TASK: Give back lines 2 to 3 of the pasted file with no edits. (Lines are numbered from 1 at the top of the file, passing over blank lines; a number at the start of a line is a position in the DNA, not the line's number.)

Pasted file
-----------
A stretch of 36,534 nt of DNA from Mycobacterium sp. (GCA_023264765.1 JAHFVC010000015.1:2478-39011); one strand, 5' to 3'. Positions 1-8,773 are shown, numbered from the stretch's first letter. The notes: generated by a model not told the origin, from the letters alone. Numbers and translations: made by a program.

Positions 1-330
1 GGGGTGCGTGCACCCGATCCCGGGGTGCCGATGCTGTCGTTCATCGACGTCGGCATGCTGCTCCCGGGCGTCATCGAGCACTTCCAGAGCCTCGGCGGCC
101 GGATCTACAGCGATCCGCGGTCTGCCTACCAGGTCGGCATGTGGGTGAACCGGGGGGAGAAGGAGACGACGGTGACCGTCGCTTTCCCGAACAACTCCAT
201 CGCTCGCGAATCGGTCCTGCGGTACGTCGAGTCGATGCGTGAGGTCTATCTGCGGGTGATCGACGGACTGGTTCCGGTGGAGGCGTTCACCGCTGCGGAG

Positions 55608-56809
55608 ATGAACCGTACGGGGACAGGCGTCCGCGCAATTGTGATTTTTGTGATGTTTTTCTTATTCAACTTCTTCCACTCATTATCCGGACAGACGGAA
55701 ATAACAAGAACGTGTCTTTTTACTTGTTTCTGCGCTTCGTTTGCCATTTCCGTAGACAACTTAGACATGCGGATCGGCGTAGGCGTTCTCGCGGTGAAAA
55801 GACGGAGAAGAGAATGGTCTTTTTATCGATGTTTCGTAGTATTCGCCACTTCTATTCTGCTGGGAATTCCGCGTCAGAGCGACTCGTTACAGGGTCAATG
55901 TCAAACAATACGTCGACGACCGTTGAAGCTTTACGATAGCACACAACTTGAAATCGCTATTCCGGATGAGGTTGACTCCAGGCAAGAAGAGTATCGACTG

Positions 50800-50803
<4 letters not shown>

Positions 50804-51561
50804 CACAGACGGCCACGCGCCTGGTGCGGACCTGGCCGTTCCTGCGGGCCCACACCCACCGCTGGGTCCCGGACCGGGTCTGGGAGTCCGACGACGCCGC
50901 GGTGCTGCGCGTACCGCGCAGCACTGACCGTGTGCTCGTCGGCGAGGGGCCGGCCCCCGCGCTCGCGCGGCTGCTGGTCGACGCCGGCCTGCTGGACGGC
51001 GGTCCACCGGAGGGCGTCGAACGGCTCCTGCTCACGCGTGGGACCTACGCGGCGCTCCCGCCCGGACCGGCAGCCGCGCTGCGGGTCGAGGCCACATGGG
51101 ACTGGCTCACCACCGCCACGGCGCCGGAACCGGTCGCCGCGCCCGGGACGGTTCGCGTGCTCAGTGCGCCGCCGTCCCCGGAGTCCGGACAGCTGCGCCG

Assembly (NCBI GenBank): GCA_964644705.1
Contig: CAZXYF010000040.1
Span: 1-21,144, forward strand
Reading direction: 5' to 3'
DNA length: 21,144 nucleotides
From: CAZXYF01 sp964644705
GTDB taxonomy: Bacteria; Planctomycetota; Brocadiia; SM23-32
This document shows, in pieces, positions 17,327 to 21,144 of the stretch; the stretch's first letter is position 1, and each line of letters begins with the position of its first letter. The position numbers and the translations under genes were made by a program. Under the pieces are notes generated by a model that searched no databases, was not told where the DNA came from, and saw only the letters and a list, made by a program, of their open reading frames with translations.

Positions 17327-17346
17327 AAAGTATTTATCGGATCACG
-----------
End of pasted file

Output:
Positions 1-330
1 GGGGTGCGTGCACCCGATCCCGGGGTGCCGATGCTGTCGTTCATCGACGTCGGCATGCTGCTCCCGGGCGTCATCGAGCACTTCCAGAGCCTCGGCGGCC